Unlike seasonal influenza, for which there is a safe and reasonably effective vaccine, there is no vaccine for the Wuhan coronavirus. Richard Hatchett, an American physician who heads an international effort to develop a vaccine, has been quoted as saying the problem is being tackled at unprecedented speed, but success is probably a year or more away.

Like many other observers, Scott notes the irony of serious coronavirus alarm in a world where many people don’t bother with vaccinations that are readily available for influenza and other infectious diseases like measles and human papilloma virus.

Still, he sees the COVID-19 publicity as an opportunity to advise people about the importance of keeping vaccinations up to date.

Even how to treat Wuhan coronavirus patients is uncertain and being investigated urgently. After the Chinese government claimed last week that the fatality count had leveled off – that it had turned a medical corner — the number of deaths rose again this week to more than 100 in one day.

On the positive side, Scott has been highly impressed at the international medical community’s willingness to share medical information fast.

Where is he on an optimism-pessimism spectrum that seems to range from blasé indifference to panic?

At neither extreme, for sure. Scott considers the situation “serious” because of the many uncertainties while there is evidence of rapid spread inside China. He believes the U.S., like much of the rest of the world, has been investing too little in public health.

“This outbreak has quickly shown us that as a global society we were not repaired for this, not as prepared as we should have been,” Scott said.

He also points out that COVID-19, like the deadly SARS and MERS viruses, seems to have emerged from our interactions with the animal world. “If we were not disturbing these animal ecosystems so much, we might not be exposed to these exotic bugs,” he warned.

As for China, he faults local officials in Wuhan for not “raising alarms more effectively and more quickly” when early coronavirus cases appeared. He also thinks “the American public health system has been… overwhelmed, not by the (small) number of cases, but in trying to get a grasp of what has been going on.”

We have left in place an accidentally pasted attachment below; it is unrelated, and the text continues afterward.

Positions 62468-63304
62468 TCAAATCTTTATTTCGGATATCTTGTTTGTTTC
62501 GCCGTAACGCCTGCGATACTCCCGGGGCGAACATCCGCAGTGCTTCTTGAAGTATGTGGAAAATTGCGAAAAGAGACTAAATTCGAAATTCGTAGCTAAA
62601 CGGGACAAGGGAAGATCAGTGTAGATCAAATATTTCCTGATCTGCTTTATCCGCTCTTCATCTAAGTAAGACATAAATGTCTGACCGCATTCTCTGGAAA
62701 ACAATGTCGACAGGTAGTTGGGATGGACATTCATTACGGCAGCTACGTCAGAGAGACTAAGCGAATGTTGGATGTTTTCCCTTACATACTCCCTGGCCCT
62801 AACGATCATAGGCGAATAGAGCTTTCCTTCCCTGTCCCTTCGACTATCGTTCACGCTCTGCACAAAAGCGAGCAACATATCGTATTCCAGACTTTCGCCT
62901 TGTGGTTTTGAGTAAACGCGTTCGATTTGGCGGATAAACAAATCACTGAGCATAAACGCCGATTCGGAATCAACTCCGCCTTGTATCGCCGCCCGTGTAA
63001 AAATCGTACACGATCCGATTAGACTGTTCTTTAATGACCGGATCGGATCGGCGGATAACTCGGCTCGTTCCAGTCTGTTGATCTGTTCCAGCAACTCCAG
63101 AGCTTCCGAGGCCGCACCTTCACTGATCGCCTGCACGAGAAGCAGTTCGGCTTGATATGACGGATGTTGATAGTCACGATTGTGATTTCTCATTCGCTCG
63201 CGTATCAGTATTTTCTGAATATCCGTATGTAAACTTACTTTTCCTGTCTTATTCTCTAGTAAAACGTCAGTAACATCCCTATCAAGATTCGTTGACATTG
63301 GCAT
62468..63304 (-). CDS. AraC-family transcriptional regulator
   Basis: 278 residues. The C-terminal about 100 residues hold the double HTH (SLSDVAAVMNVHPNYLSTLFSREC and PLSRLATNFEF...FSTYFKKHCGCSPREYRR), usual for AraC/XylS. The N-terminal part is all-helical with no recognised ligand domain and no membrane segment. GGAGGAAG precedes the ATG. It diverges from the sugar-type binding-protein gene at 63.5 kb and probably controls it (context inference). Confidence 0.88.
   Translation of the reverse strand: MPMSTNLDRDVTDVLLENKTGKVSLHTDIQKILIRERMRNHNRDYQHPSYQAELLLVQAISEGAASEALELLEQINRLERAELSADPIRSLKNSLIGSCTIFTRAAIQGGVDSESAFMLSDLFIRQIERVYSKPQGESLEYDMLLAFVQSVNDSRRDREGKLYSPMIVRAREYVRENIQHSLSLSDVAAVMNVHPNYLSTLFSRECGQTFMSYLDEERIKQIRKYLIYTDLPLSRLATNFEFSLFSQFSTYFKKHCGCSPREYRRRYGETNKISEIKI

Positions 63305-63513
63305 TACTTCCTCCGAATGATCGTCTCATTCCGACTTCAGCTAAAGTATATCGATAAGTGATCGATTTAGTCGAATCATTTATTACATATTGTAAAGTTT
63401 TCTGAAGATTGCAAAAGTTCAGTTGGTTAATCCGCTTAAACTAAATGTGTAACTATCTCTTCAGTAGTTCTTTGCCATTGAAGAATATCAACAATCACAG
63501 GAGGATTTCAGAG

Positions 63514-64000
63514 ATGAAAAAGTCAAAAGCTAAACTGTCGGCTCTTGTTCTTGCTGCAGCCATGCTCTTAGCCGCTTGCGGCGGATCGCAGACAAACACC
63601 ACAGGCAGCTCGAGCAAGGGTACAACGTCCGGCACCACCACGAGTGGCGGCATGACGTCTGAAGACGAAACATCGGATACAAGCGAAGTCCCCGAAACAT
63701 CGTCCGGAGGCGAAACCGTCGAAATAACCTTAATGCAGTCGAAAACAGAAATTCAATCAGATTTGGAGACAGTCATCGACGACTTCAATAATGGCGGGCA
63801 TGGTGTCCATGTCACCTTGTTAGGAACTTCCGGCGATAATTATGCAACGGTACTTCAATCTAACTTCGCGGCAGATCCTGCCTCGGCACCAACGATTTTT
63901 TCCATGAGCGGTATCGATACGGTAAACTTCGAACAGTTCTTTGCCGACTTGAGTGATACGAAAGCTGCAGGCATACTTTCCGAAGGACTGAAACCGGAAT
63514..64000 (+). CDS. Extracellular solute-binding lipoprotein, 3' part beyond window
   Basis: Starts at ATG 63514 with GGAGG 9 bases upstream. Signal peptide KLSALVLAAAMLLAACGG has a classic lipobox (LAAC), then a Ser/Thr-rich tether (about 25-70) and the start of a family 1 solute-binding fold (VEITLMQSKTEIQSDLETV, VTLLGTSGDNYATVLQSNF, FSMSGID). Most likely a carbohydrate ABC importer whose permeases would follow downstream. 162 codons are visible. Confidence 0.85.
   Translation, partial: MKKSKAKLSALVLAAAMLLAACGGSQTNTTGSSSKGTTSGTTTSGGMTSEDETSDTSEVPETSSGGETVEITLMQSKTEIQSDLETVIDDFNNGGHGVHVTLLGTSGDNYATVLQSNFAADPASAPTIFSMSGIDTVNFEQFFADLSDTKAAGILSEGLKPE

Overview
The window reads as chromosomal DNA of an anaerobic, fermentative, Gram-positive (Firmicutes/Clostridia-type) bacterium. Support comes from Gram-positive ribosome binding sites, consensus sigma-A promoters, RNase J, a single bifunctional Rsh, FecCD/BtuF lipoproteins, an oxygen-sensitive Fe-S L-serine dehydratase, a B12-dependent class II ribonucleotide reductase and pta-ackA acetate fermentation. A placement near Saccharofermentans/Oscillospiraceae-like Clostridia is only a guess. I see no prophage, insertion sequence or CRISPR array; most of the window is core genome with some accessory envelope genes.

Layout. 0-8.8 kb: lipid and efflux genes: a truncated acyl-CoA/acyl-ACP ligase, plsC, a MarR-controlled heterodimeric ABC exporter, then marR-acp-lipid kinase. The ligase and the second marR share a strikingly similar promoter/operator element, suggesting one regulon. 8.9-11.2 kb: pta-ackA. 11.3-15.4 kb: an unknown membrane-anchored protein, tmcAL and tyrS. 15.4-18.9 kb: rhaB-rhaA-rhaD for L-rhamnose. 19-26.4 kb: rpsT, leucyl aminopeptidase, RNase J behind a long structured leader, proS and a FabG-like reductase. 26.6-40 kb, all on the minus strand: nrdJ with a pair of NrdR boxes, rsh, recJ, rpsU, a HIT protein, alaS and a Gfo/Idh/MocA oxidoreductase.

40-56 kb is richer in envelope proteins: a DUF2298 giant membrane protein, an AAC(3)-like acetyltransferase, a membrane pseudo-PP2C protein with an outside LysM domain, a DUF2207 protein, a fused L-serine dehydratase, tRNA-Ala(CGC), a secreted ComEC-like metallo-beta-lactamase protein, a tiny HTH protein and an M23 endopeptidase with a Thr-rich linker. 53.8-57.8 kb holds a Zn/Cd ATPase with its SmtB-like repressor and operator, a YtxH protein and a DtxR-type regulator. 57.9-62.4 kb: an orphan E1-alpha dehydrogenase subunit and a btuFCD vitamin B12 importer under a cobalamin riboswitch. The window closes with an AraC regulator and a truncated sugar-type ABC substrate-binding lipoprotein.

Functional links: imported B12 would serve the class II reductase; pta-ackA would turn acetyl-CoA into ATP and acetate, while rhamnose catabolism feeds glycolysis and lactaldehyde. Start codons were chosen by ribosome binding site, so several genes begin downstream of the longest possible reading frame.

While it has declared a public health emergency over the Wuhan coronavirus and imposed quarantines of travelers from China, the Trump administration has cut the budget for the U.S. Centers for Disease Control for three consecutive years.

Still, the U.S. can consider itself fortunate that there have been so few domestic cases, especially during a time when U.S. health facilities are already stretched thin by a severe influenza season.

Scott thinks it possible that the seriousness of the situation in China, including the large number of fatalities, may not be universal but may stem in part from inadequate facilities.

“The cases seem to be milder outside of China partly because Chinese resources are overwhelmed and people aren’t getting the resources they need,” he said.

Flu Shots Safe for Pregnant Women and Fetuses

 A Kaiser Permanente study has confirmed the prevailing medical view that pregnant women can get flu shots without risk to their fetuses.

The study made use of a standard screening questionnaire to evaluate the developmental progress of six-month-old infants who had been born to 1,225 Kaiser maternity patients.

The offspring of 799 women who received the flu vaccine were found to have developed equally with the offspring of 426 women who did not get the shots.

The finding was not a surprise.  Pregnant women have long been advised to get flu shots for their own health and for that of the fetuses because getting the flu can have serious consequences including stillbirth.

The study did, however, examine infant developmental health over a longer term than previously, according to Lyndsay Avalos, a scientist with the Kaiser Permanente division of research.

The results of the study were published earlier this month in the journal Vaccine.  The research ìoffers additional confirmation of the safety of the influenza vaccine for both pregnant women and their children,î said Avalos, lead author of the article.